Monday, January 5, 2015

Blog Tour: Misplaced Affection by Wade Kelly: Interview and Excerpt

We are very happy to welcome Wade Kelly to the Smoocher’s Voice blog today. Wade’s new book Misplaced Affection is now available.

Wade Kelly lives and writes in conservative, small-town America on the east coast where it’s not easy to live free and open in one's beliefs. Wade writes passionately about controversial issues and strives to make a difference by making people think. Wade does not have a background in writing or philosophy, but still draws from personal experience to ponder contentious subjects on paper. There is a lot of pain in the world and people need hope. When not writing, she is thinking about writing, and more than likely scribbling ideas on sticky notes in the car while playing "taxi driver" for her three children. She likes snakes, can’t spell, and has a tendency to make people cry.

Visit Wade Kelly at,, or follow her on Twitter.

I had the pleasure to meet and hang out with Wade when she attended RainbowCon 2014 this past spring. It was great to have the opportunity to meet and chat with her.

Wade:       Thanks. I hope to get the chance again when I go to Rainbow Con in July J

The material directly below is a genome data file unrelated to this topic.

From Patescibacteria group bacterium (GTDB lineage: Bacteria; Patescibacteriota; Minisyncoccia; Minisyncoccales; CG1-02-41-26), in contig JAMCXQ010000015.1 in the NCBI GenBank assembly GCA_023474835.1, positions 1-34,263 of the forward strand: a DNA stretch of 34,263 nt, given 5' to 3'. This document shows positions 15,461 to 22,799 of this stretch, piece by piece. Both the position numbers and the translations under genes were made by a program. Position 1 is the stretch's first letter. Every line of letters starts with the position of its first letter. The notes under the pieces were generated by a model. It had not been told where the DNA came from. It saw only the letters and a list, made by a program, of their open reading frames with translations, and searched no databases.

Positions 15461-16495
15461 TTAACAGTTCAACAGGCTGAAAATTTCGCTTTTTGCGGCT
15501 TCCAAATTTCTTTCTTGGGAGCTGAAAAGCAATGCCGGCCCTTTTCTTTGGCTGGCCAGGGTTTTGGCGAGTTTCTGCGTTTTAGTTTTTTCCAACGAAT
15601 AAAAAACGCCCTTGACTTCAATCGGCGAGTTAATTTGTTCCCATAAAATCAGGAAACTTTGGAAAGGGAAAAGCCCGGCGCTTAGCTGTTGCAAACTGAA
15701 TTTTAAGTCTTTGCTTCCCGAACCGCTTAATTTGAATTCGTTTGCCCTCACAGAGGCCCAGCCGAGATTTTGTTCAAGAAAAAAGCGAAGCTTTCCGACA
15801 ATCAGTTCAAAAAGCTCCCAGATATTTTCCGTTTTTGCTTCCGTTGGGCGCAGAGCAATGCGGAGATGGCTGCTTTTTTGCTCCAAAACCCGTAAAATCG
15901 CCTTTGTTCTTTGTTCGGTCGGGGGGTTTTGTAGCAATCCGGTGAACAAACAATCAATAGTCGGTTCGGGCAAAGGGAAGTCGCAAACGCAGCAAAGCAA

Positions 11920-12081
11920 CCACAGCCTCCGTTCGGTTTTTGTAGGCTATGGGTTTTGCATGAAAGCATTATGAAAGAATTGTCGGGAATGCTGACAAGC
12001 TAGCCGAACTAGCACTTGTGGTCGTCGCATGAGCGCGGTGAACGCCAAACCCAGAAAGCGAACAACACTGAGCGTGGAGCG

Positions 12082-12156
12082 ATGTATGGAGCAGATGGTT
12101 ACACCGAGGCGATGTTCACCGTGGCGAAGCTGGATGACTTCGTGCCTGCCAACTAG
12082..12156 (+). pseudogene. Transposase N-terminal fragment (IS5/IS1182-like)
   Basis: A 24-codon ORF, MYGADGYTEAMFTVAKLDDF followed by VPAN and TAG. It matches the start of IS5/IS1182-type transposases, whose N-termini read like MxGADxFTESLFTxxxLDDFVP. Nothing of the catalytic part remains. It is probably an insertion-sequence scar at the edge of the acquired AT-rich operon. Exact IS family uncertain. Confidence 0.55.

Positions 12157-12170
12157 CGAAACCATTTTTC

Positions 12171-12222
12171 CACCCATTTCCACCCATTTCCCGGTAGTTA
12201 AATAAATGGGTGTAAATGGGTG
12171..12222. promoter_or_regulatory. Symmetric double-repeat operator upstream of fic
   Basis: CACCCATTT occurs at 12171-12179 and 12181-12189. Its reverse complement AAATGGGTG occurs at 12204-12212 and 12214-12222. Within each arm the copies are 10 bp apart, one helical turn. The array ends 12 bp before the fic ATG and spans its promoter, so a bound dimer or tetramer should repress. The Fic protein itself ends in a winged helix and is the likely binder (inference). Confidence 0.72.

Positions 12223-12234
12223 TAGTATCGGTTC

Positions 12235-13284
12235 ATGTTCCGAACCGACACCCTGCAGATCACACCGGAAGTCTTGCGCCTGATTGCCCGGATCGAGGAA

Jodi:           Me, too. Thank you, Wade, for taking the time to answer some questions. Misplaced Affection is an independent publication through Direct2Digital and Create Space. Why did you choose to publish this book independently?

Wade:       The first reason is timing.  Names Can Never Hurt Me took ten months in production and I really didn’t want to wait that long again. I am a slow writer to begin with. Also, by taking this project and learning about self-pub, I have a broader base to use. I also want to submit to another publisher, possibly this year, so I can have my “eggs” distributed in more than one basket. Does that make sense? I think a variety of publishing tools is good.

Jodi:           I really enjoyed reading this book. The characters are intense and there is lots of angst. The novel is broken up into three parts, giving readers three different perspectives of similar incidents. Why did you choose to explore all three men’s perspectives instead of just sharing from one character’s point of view?

Wade:       Well, because of the incident that happens to Flynn in section one, having another character’s POV made sense. And although I adore Flynn, I wanted the readers to feel Zach’s anxiety and fear a little bit. Hopefully they do a little. Plus, I love including families in the mix and seeing the families are not always the same through one set of eyes. And if readers are familiar with my books, I DO have the reputation for multiple POVs anyway. It’s part of my style.